Social influencer and 24 Hour Fitness member Rayy Syymone Hardy knows the first step is the most important, because it’s a step she almost didn’t take. Hardy was a kid desperate to run and play. Born with a nevus, a potentially cancerous mole on her back, Hardy underwent multiple surgeries and doctors and family limited her physical activity.

She finally took the first step on her journey to health after she was hospitalized again—this time, for an intestinal blockage—and released with a discharge sheet that said she was morbidly obese. She worked hard to lose 100 pounds using exercise and a vegan diet.

In addition to promoting health and fitness via her social media, Hardy now counsels adults struggling with homelessness and mental health issues and helps them acquire life skills. For the second year in a row, Hardy is featured in the 24 Hour Fitness marketing brand campaign.  We asked about her journey and how she continues to find the strength to fight for herself and her health.

24Life: Tell us about your fitness journey. How did you get started?

Rayy Syymone Hardy (RSH): I was suffering from depression as a result of trauma I experienced as a kid, and I was wearing that trauma on my body. Now, I’m in a healthy relationship, but about three years ago I got a little too comfortable with that newfound happiness, and I gained weight.

I started to exercise and hired a personal trainer. But I also wanted to help other people. I eventually got certified to be a personal trainer myself and started sharing my journey with my followers. I still struggle with my food addiction and it’s been tough to battle with that. I still have moments where I’m very depressed. It helps me realize that we’re all in this together. Where you are right now is the perfect time to start. You should start right where you are.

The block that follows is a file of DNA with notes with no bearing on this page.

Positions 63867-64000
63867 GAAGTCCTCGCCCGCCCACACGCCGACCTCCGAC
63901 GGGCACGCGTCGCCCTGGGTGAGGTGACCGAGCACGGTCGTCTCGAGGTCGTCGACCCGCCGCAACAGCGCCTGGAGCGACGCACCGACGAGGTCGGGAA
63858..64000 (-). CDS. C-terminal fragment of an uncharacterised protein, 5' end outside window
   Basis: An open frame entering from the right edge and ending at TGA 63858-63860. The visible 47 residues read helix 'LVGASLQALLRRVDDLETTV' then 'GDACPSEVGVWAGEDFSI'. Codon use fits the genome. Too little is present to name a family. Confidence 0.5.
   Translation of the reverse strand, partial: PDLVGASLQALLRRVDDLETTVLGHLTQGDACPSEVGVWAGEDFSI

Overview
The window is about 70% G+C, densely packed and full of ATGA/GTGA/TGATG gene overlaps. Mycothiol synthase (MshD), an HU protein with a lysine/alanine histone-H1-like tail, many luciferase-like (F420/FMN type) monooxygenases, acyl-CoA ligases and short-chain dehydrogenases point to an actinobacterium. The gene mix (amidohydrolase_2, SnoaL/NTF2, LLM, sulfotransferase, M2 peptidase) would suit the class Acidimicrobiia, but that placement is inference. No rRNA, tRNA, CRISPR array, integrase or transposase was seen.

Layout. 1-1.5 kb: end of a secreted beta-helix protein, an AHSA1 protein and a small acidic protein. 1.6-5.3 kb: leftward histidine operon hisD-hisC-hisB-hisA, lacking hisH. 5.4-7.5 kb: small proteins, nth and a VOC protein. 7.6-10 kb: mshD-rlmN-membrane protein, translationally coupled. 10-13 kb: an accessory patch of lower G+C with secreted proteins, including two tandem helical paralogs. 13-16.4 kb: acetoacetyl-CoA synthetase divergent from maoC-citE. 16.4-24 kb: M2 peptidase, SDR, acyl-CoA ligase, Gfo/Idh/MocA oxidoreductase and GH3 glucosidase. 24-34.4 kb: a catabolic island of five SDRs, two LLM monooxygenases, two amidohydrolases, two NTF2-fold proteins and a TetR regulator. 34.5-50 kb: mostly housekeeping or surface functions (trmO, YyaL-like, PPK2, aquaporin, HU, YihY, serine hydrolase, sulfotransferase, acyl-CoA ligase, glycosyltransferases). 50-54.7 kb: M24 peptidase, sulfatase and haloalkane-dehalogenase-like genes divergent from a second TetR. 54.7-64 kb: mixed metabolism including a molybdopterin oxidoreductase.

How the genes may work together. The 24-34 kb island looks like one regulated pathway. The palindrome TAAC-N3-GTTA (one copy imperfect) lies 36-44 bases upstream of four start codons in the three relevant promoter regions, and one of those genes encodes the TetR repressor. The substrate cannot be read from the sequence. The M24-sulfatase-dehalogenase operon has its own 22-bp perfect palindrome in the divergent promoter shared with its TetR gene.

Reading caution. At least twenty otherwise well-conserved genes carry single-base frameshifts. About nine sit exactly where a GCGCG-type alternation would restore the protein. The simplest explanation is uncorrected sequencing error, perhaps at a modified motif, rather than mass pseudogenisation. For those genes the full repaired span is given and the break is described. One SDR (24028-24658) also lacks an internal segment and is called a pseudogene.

24Life: We know you love to inspire people on social media. How does that translate to the rest of life?

RSH: I work at an adult school with people who are dealing with homelessness and depression. A lot of what I do is inspiring people and teaching life skills like how to groom yourself, how to take care of yourself.  I also work with clients online as a virtual personal trainer, I’m launching my own fitness clothing line and I have a fitness equipment line with resistance bands. I want people to stay active at home, and I want them to feel good about themselves, so my fitness apparel is geared towards people who are starting out, who shouldn’t have to worry if things are too tight or transparent.

24Life: How do you deal with getting stuck, or setbacks?

RSH: COVID really kicked me in the butt. I attended the gym five to seven days a week and when the gym was taken away it felt like my outlet was ripped away. When I couldn’t do that I had to scale back and say, “Well I don’t have the fitness equipment I want, but there’s still a lot of things I can do.” Just like you have to say, “Hey, OK, I gained a few pounds but I still haven’t given up on myself and I’m going to find alternatives.”

Now I use the 24 Hour Fitness outdoor gyms, and I was also fortunate to be able to purchase a squat rack for my home. Not everyone has that ability. I think regardless of your resources, it’s important to find alternatives.

24Life: How important is mental health to your fitness practice?

RSH: The world is finally starting to focus more on mental health. For so long, people avoided it. People say it’s only you keeping yourself from getting to where you want to go. And people have responsibilities like kids, and they say they things like they want to get healthy to be there for their kids. But I think the mindset that’s healthiest is taking care of yourself and putting your health first. You have to make sure you’re healthy first, so you can take care of other people. No matter where you’re starting, you can make It happen for yourself.

Photo credit: Rayy Hardy Symone; Tom Casey,